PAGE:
#7

Looks like a DNS issue when resolving archive.ubuntu.com.

What happens when running the following command on the machine?

docker run busybox nslookup archive.ubuntu.com
#8

[ec2-user@ip-192-168-141-71 ~]$ docker run busybox nslookup archive.ubuntu.com
nslookup: can’t connect to remote host (192.168.0.2): Network is unreachable

Not sure where that address is coming from or what should be there. I’m a a bit of a k8s newbie.

#9

I am currently working on the spinning up BinderHub on AWS EKS and I have encountered the same issue.

I’ve found SSHing directly into a EC2 node that is part of NodeGroup and then running a docker container directly on a host is definitely different than how a Kubernetes deployment would run the same docker container. My understanding is that their is VPC-CNI networking layer to allow containers to talk to each other and the outside world (as opposed to a docker0/overlay interface as would be for a local docker deployment).

So, even though

[ec2-user@ip-192-168-141-71 ~]$ docker run busybox nslookup archive.ubuntu.com
nslookup: can’t connect to remote host (192.168.0.2): Network is unreachable

is the same behaviour I observe, I can successfully run a k8s job such as creating a file called job-nslookup.yaml with contents

apiVersion: batch/v1
kind: Job
metadata:
  name: nslookup-test
spec:
  template:
    spec:
      containers:
      - name: nslookup-test
        image: busybox
        command: ["nslookup",  "-type=a", "archive.ubuntu.com"]
      restartPolicy: Never
  backoffLimit: 4

to get

$ kubectl apply -f job-nslookup.yaml
job.batch/nslookup-test created
$ kubectl get pods -l job-name=nslookup-test
NAME                  READY   STATUS      RESTARTS   AGE
nslookup-test-wnrw8   0/1     Completed   0          28s
$ kubectl logs nslookup-test-wnrw8
Server:	10.100.0.10
Address:	10.100.0.10:53

Non-authoritative answer:
Name:	archive.ubuntu.com
Address: 91.189.88.162
Name:	archive.ubuntu.com
Address: 91.189.88.152
Name:	archive.ubuntu.com
Address: 91.189.91.23
Name:	archive.ubuntu.com
Address: 91.189.88.149
Name:	archive.ubuntu.com
Address: 91.189.88.161

as I am expecting. This confirms to me, at least, DNS is working within a k8s managed container.

My next thought is to explore if there is any with the docker-in-docker pods that could be the issue. I’d be happy to hear if @dbenham has managed to get this resolved?

1 Like
#10

I think I’ve found a likely source for the error:

The docker bridge network is now disabled by default in EKS AMI images.
To confirm, we an force docker to use the node’s network and get a successful name resolution:

[ec2-user@ip-192-168-70-145 ~]$ docker run --network=host --rm -it  busybox nslookup -type=a archive.ubuntu.com
Server:		192.168.0.2
Address:	192.168.0.2:53

Non-authoritative answer:
Name:	archive.ubuntu.com
Address: 91.189.88.152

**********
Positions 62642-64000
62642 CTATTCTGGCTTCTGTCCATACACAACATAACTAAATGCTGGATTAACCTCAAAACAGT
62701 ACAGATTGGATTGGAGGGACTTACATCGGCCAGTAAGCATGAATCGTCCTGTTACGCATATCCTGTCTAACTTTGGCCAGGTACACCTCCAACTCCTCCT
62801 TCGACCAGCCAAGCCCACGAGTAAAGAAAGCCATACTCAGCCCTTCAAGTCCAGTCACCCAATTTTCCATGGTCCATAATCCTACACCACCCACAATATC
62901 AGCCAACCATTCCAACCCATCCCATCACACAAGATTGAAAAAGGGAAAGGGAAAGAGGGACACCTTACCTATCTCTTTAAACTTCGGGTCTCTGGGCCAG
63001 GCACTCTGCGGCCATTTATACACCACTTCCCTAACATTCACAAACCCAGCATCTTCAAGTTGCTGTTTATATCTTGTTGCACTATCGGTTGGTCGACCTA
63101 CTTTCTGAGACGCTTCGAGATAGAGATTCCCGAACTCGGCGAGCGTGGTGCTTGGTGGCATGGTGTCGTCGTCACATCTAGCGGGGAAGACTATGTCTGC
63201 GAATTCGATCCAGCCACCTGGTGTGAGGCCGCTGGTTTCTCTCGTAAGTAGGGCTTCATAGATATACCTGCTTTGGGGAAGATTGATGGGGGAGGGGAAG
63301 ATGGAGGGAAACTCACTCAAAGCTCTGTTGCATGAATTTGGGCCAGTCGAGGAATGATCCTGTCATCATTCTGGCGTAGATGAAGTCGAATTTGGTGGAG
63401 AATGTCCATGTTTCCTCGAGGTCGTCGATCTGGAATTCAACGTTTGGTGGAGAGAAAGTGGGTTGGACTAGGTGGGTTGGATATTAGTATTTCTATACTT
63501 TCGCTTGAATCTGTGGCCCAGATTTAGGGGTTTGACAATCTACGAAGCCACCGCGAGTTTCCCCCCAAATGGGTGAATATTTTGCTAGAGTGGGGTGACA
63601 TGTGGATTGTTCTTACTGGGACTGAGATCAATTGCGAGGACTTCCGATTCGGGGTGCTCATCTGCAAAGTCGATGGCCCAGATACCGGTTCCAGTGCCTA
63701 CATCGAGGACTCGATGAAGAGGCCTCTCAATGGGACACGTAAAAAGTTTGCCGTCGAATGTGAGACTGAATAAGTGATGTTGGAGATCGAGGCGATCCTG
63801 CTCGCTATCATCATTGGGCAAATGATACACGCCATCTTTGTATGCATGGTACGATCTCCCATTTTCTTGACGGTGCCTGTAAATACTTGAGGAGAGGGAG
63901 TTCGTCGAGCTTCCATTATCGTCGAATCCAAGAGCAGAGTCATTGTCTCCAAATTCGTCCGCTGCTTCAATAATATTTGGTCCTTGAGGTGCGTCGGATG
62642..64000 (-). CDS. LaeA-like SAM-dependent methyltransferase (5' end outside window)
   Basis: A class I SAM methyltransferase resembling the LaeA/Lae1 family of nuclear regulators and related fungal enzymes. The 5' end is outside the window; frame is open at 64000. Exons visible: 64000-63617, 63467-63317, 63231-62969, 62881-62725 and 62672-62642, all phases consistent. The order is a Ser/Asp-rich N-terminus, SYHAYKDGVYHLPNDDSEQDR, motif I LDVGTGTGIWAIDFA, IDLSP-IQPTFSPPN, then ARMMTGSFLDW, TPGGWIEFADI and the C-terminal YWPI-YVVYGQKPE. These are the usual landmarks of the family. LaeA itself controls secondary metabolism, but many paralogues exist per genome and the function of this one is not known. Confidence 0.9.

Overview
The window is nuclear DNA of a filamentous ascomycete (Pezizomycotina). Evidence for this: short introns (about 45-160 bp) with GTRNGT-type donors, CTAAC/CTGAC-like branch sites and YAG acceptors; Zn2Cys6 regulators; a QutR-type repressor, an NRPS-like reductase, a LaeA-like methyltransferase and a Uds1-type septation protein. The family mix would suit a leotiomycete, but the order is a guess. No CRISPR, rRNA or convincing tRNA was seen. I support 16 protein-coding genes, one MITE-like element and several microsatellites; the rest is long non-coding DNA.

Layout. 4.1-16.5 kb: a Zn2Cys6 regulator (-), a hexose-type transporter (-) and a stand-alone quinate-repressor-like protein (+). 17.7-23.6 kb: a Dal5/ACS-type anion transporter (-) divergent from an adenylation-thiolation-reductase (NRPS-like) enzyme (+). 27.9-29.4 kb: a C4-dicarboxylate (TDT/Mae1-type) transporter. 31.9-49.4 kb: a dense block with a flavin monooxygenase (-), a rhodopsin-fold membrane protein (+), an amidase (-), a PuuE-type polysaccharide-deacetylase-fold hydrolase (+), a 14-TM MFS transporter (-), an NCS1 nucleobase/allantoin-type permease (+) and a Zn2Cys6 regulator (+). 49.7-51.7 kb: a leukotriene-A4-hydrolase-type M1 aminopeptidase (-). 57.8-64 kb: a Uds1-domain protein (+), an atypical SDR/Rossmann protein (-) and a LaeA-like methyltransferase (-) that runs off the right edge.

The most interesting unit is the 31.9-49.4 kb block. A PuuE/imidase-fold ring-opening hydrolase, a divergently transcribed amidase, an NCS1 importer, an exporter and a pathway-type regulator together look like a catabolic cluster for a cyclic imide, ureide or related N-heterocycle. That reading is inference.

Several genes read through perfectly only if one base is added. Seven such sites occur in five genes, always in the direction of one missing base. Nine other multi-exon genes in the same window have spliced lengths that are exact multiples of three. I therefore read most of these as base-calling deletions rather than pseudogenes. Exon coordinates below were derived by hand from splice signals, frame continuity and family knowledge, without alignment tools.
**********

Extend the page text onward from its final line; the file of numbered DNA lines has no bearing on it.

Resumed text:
Name:	archive.ubuntu.com
Address: 91.189.88.162
Name:	archive.ubuntu.com
Address: 91.189.91.23
Name:	archive.ubuntu.com
Address: 91.189.88.149
Name:	archive.ubuntu.com
Address: 91.189.88.161

However, there was added a new --enable-docker-bridge as a bootstrap argument that is supposed to restore the previous behaviour.

I am currently searching for the correct way to pass in --enable-docker-bridge with eksctl (I know how to do it with CloudFormation but I figure there has to be a way of passing this option in when the nodegroup is created with eksctl).

1 Like
#11

Success!

As far as I can tell eksctl does not (yet?) have support for --enable-docker-bridge. I am not even sure that the bootstrap.sh script that would for an AMI through CloudFormation (used when setting up EKS without eksctl) is even the same boot strapping script used by eksctl. eksctl does support both the concepts of overrideBootstrapScript and preBootstrapCommand though. So have a several false starts, I’ve added the following to by configuration yaml that I used to spin up by eksctl controlled cluster:

 preBootstrapCommand:
    # Replicate what --enable-docker-bridge does in /etc/eks/bootstrap.sh
    # Enabling the docker bridge network. We have to disable live-restore as it
    # prevents docker from recreating the default bridge network on restart
   - "cp /etc/docker/daemon.json /etc/docker/daemon_backup.json"
   - "echo -e '.bridge=\"docker0\" | .\"live-restore\"=false' >  /etc/docker/jq_script"
   - "jq -f /etc/docker/jq_script /etc/docker/daemon_backup.json | tee /etc/docker/daemon.json"
   - "systemctl restart docker"

The shell commands are bit longer than I would have expected. But it seemed that I needed to make of copy of daemon.json otherwise I would end up with a blank file and there was some odd quotes in strings that needed to be handled.

But, overall, success! I’ve now got a skeleton BinderHub up and running on AWS using EKS and eksctl.

3 Likes
#12

Whoop! I love it that with the forum someone who isn’t a JupyterHub maintainer could help solve a problem for someone :grinning: way to go.

One question: should we update the title to something more descriptive? Seems like it is about resolving names, find, and some AWS tooling.

1 Like
#13

jmunroe, thanks for the help. Haven’t had a chance to try your suggestion yet, look forward to next week and letting you know.

1 Like
#14

I just ran into this issue - I’m not deploying binderhub, but I am deploying an app that uses repo2docker. fwiw - I’m using terraform, which is pretty nice, and for terraform, the workaround is here:

2 Likes